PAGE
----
Until I get my ACTIVLY corroding ancient imaged...

    Active Red corrosion spots on Bronze Lincoln cent:

  18. Marsyas Mike

    Marsyas Mike Well-Known Member

    Colors found on ancients is one of my favorite aspects of collecting, and I agree with what you say - stunning.

    I'm a bottom-feeder with little interest in grades per se - if I like how it looks, that's good enough for me. Below is a selection of low-grade sestertii from Antoninus Pius (138-161 A.D.). Grades are low, but I sure like the colors:

    Antoninus Pius - Sest INDVLGENTIA Serbia Lot Jan 2020 (0).jpg Antoninus Pius - Sest Libert June 2018 (0).jpg Antoninus Pius - Sest Libertas  NC lot Jun 2020 (0).jpg Antoninus Pius - Sest SALVS ex-Littltn Jun 2019 (0).jpg Antoninus Pius - Sest. Aequitas Feb 2020 (0b).jpg Antoninus Pius - Sest. Caesar PAX Aug 2019 (0).jpg Antoninus Pius - Sest. Caesar PIETAS July 2020 (0).jpg Antoninus Pius - Sest. Salus std. Feb 2021 (0A).jpg Antoninus Pius - Sest. Salus std. Nov 2020 (0a).jpg Antoninus Pius - Sest. Securitas July 2017 (0).jpg
  19. differential

    differential Active Member

    Gosh, thanks for reading this thread and for the beautiful coins. I wouldn't consider any of these coins as being in the realm of "bottom feeders." Time has left its mark on them. And like each of us, they are not what they were in their heyday. Perhaps a reminder to enjoy each day and every coin or photo that comes into our life each day?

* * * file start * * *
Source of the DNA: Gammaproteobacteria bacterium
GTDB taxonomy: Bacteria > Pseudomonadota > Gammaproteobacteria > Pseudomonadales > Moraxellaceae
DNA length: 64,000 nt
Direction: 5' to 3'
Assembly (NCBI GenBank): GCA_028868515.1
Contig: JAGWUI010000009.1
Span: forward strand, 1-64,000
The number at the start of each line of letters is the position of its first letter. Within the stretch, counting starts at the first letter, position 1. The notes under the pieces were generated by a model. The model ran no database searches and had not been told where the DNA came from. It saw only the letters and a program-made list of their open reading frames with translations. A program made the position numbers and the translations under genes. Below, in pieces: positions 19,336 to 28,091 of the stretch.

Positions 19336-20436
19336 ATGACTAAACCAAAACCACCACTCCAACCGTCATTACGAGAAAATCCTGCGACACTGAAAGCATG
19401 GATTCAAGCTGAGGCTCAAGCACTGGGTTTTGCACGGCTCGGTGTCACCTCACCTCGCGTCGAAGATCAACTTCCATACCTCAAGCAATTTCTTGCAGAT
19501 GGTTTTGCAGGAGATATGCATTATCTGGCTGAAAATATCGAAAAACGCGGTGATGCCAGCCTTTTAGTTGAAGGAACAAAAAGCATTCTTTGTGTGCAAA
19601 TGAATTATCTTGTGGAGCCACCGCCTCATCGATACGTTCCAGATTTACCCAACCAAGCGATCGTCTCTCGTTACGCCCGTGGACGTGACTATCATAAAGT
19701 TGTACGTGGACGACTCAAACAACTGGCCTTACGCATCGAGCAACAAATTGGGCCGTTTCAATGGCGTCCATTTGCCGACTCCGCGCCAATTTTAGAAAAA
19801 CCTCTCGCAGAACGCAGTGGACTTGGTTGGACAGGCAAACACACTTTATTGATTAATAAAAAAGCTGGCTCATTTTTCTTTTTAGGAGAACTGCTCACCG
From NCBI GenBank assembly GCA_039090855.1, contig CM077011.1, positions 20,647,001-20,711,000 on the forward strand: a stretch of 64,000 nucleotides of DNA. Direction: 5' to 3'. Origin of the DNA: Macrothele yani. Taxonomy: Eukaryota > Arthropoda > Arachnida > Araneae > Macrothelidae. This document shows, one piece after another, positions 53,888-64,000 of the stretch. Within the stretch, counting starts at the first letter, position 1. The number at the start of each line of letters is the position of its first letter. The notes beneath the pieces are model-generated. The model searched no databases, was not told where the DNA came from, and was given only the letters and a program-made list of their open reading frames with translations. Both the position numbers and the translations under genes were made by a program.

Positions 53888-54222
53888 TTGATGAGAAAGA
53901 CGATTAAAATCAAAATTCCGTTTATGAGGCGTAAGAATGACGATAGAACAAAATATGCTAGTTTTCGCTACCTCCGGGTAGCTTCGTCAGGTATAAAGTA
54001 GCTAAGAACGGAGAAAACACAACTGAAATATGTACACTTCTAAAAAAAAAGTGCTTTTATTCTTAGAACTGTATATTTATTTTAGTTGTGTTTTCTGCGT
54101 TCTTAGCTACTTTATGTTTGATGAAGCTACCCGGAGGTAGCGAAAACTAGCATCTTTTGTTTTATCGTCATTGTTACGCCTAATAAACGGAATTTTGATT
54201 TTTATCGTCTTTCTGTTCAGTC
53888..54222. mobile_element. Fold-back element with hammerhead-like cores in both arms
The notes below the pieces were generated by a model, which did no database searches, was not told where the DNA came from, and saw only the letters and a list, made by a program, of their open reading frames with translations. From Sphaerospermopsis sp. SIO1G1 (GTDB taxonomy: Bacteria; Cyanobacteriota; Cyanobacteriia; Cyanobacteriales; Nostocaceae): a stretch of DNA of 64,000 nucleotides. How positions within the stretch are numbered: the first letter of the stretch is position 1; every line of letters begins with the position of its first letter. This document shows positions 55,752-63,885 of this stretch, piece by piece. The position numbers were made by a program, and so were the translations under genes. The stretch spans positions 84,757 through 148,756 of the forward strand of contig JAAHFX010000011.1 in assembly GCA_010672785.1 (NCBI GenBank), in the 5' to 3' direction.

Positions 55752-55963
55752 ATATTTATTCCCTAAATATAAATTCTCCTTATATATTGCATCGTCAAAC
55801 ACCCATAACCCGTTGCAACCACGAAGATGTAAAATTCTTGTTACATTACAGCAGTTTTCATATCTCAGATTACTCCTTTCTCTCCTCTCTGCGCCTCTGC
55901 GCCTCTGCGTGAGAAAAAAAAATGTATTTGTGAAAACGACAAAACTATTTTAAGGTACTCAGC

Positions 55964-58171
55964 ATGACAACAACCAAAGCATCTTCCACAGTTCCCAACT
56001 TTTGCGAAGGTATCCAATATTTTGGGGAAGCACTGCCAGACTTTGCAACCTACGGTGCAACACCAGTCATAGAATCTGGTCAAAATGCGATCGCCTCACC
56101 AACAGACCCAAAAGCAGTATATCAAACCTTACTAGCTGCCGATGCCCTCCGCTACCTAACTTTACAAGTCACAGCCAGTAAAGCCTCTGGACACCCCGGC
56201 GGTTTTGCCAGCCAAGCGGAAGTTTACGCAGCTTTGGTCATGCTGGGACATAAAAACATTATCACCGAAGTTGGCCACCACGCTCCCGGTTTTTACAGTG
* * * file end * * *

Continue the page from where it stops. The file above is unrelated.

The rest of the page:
Roman Collector likes this.
  20. differential

    differential Active Member

    To further our discussion:

    Here are some of the top scholarly articles on Bronze Disease, as noted by scholar.google. com. (This source is for academic/scholarly/articles, the importance of each as evaluated through the number of peer-reviewed scholarly publications in fields as diverse as medicine to metallurgy.) I'm not sure one can access the entire article below, but it's a start. I've attached a screen shot of the page from scholar.google.com showing how to make a search and the information about how the scholarly article can be accessed.

    Of particular interest is the third citation, which indicates "it does appear that the work of Mond and Cuboni, whose experimental studies done in the late 19th Century, provided a scientific basis for the bacterial infection theory..."

    Perhaps we might review articles such as this and make postings on them? One of the great things about this hobby, at least to me, is about how one thing can lead to another. Again, thanks to all who have made me more interested in this topic.